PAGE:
“I welcome several new Government initiatives designed to learn more about their situation and to address their vulnerable position in the society, including mapping their communities, raising awareness on available social benefits, and the current draft Bill pending before the Senate to create a dedicated policy for them,” she said. 

The human rights expert congratulated Brazil for its harmonious inter-religious relations, which widely prevails across the country, but cautioned that Afro-Brazilian traditional temples have been undergoing serious attacks, threats and violence, and even killings of their leaders.

“It must be understood that Candomblé and Umbanda are not cultural manifestations only. They are not folklore or theatre. These are religions that must enjoy the same protection as all others,” she stressed. “Afro-religious identity, such as religious titles, traditional dress, and observation of religious holidays must be protected. Perpetrators of violence must be held accountable.”

During her eleven-day mission, Ms. Izsák visited Brasilia and several cities in the States of Rio de Janeiro, São Paulo and Bahia, where she met with Government and UN officials, various minority communities, and a wide range of civil society and human rights organizations and other non-State actors, including those working in the field of minority issues, social inclusion, and on the promotion of equality and non-discrimination.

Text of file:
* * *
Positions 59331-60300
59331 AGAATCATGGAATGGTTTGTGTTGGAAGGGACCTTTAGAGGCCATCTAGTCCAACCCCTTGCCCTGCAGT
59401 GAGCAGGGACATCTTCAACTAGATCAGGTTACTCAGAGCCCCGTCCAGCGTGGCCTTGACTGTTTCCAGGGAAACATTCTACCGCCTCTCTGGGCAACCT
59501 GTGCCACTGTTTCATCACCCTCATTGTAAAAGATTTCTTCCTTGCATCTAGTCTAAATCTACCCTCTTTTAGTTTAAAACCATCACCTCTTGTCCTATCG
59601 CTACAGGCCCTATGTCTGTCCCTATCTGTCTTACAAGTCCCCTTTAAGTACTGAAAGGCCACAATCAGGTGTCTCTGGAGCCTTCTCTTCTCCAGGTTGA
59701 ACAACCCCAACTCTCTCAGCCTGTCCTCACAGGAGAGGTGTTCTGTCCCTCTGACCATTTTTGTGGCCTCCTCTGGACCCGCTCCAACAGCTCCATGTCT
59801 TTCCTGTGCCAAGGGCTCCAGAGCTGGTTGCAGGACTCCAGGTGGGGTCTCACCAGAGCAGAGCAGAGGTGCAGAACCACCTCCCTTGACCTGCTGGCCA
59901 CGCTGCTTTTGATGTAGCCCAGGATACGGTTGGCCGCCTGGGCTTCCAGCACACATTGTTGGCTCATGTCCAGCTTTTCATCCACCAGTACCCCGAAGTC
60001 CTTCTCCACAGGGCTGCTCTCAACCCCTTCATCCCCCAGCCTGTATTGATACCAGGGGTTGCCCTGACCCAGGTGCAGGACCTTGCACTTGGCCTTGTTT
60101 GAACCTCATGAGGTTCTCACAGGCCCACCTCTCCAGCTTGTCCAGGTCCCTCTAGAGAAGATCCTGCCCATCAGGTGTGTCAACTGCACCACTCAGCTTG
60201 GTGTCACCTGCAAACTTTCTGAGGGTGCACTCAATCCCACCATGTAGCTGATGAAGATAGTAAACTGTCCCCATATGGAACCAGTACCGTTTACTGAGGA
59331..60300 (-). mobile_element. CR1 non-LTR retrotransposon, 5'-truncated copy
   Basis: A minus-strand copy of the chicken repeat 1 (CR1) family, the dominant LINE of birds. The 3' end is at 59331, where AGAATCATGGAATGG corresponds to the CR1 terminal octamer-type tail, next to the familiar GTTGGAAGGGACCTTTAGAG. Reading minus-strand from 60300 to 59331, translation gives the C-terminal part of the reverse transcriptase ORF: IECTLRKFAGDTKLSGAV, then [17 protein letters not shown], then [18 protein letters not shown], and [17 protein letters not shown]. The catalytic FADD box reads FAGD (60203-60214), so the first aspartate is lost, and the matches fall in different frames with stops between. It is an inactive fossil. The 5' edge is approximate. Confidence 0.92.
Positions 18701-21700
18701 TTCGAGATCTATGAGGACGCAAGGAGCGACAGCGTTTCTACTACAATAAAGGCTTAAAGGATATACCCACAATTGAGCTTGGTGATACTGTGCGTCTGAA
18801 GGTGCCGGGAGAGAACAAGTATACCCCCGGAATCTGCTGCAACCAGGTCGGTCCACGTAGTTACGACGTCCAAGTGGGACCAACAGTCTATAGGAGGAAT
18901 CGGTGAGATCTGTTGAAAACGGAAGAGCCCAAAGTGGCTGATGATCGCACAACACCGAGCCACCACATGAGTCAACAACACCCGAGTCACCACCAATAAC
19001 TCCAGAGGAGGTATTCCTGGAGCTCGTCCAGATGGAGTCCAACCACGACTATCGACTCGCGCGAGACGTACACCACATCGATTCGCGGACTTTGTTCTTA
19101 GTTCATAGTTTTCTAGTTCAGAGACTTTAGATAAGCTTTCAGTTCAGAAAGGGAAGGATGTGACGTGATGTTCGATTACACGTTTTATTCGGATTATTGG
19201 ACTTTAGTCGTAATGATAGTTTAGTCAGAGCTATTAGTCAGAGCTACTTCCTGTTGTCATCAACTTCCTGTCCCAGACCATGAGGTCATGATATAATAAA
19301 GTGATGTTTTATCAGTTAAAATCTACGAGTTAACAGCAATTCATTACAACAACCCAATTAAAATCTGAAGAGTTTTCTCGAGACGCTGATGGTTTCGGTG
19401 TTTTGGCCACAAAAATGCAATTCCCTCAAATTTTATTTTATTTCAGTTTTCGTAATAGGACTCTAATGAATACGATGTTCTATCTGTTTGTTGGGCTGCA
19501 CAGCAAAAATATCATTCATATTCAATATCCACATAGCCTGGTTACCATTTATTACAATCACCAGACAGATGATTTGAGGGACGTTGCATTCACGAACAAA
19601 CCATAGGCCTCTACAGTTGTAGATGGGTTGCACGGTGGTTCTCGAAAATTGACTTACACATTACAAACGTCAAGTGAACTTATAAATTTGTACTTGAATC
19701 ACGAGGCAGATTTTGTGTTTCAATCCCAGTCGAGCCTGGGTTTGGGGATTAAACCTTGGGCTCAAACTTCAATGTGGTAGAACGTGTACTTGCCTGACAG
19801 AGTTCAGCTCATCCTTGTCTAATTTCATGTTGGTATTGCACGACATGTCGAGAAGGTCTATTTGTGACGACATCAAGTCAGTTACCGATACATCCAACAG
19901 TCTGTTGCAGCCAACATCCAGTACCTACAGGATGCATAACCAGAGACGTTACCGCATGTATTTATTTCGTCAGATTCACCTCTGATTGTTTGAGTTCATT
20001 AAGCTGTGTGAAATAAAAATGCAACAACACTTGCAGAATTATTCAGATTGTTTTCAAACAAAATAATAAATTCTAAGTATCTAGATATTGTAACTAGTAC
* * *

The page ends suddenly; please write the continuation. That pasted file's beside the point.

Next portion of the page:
The Special Rapporteur will present a report containing her findings and recommendations to the Government and to the UN Human Rights Council in March 2016.

(*) Check the Special Rapporteur’s full end-of-mission statement: http://www.ohchr.org/EN/NewsEvents/Pages/DisplayNews.aspx?NewsID=16493&LangID=E

ENDS

Ms. Rita Izsák (Hungary) was appointed as Independent Expert on minority issues by the Human Rights Council in June 2011 and subsequently her mandate was renewed as Special Rapporteur on minority issues in March 2014. She is tasked by the UN Human Rights Council, to promote the implementation of the Declaration on the Rights of Persons Belonging to National or Ethnic, Religious and Linguistic Minorities, among other things.  Learn more, visit: http://www.ohchr.org/EN/Issues/Minorities/SRMinorities/Pages/SRminorityissuesIndex.aspx

The Special Rapporteurs are part of what is known as the Special Procedures of the Human Rights Council. Special Procedures, the largest body of independent experts in the UN Human Rights system, is the general name of the Council’s independent fact-finding and monitoring mechanisms that address either specific country situations or thematic issues in all parts of the world. Special Procedures’ experts work on a voluntary basis; they are not UN staff and do not receive a salary for their work. They are independent from any government or organization and serve in their individual capacity.

Check the UN Declaration on the Rights of Persons Belonging to National or Ethnic, Religious and Linguistic Minorities: http://www.ohchr.org/EN/ProfessionalInterest/Pages/Minorities.aspx

For more information and media requests, please contact Ms. Jacqui Zalcberg (jzalcberg@ohchr.org /+41 22 917 9271) or write to  minorityissues@ohchr.org.